South Florida Faces A Costly Sewage Problem
From Delray Beach to Virginia Key, South Florida is spending millions of dollars to fix old sewer systems.
There's nothing exciting or innovative about sewers, but with hundreds of people moving to South Florida every day and thousands more visiting, not taking care of our sewers threatens our environment and our pocketbook.
This week, the Fort Lauderdale Commission approved borrowing $200 million to begin fixing sewers. An estimated $1.4 billion in repairs is needed over the next 20 years.
Delray Beach had to spend $2 million after Hurricane Irma on emergency generators for its sewer system. That didn't stop the city from telling residents to avoid flushing toilets or take showers for a week after the storm or risk dirty water overflowing into streets.
Here's what some of our listeners thought about the issue:
"We are known as the Venice of America, yet we are not protecting what is so important to our economy."
- Joel Eriksson from Fort Lauderdale
"I have both smelled and seen the problem! After Irma, the greatest cause of flooding was directly connected to lack of proper maintenance by MDWS [Miami-Dade Water and Sewer Department], aside from outdated materials, in the Riverside area of East Little Havana by the Miami River."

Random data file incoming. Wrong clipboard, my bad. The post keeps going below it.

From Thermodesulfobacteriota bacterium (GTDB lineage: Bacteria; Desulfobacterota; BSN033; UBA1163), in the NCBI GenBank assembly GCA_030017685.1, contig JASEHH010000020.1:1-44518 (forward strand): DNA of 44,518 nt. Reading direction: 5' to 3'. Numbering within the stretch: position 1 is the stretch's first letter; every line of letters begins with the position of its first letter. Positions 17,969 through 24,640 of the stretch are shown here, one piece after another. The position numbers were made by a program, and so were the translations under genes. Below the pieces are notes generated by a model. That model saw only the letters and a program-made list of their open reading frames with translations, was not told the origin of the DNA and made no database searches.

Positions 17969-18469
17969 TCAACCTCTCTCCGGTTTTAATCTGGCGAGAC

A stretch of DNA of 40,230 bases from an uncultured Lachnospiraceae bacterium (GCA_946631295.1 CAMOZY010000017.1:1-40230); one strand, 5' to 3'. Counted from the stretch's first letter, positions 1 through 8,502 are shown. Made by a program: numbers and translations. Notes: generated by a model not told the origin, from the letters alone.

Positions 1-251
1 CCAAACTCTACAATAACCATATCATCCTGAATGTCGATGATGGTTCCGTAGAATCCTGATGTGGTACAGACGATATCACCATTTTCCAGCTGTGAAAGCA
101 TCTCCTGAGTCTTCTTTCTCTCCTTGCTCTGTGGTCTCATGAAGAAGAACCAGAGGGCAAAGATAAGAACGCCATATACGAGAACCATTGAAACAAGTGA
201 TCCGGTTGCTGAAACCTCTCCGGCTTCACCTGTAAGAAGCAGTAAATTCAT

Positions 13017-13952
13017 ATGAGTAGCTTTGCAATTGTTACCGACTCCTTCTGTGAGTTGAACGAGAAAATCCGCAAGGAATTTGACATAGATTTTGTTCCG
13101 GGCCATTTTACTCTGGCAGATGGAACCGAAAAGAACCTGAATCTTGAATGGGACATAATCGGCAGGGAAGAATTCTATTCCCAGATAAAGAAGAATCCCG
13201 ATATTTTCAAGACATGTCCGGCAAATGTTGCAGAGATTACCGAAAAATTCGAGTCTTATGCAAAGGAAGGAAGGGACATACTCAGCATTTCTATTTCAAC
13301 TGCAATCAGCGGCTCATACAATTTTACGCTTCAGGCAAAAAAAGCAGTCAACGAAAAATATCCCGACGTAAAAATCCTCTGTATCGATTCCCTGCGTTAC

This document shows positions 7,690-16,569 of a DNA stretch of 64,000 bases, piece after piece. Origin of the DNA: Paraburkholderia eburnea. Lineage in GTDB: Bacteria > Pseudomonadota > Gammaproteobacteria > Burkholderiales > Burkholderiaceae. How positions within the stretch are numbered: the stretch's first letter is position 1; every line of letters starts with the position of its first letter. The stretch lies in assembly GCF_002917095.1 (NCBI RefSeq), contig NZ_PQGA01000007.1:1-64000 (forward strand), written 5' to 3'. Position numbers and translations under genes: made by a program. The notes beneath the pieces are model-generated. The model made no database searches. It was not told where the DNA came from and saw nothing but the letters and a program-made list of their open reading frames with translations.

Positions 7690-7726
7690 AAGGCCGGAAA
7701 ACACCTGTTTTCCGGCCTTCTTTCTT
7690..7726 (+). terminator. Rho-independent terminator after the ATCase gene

- Anneliese Morales from Miami **
"I have not been directly impacted by the sewage spills, but as an engineer, the state of our nation's infrastructure is very worrying, and I see Fort Lauderdale's decision to take out a bond to do work on their sewer system as a positive first step."
- Matthew Sosa from Pembroke Pines
"This is not new. Almost 60 years ago, it was a concern. Look at Miami, Atlanta, New York City - just to name a few. Both Fort Lauderdale and Miami have long since overbuilt their systems. Moot point."
- Gord Kirk from Davie
"And Amazon wants to come here?"
- Jay from Coral Springs
WLRN’s Tom Hudson spoke with Lulu Ramadan, a reporter for the Palm Beach Post, and Brittany Wallman, who covers the city of Fort Lauderdale for the Sun Sentinel, to figure out how South Florida got here.
WLRN: Brittany, describe the size of the sewer problem in Fort Lauderdale.
WALLMAN: Well, as you mentioned, a consultant reviewed the problem for more than a year and said that there's $1.4 billion in water and sewer improvements that are needed. But I think the very fact that when we had heavy rains last June that sewage literally flowed out of the manhole covers in the street and people were walking their dogs in raw sewage, that really tells you how big the problem is.
What other cities are having these kinds of problems with this type of critical infrastructure for sewers and water delivery?
RAMADAN: Well, Delray Beach had some issues after Hurricane Irma when the power went out and it wasn't able to power its sewage pumps. They're called lift stations and they're what keeps the sewage from overflowing into the streets and out of your pipes in your homes.
And the city has admitted that it was unprepared for the hurricane. But there are other comparable cities. For example Boca Raton, after Hurricane Wilma, was a lot better prepared for that scenario, and they didn't have as many sewage issues.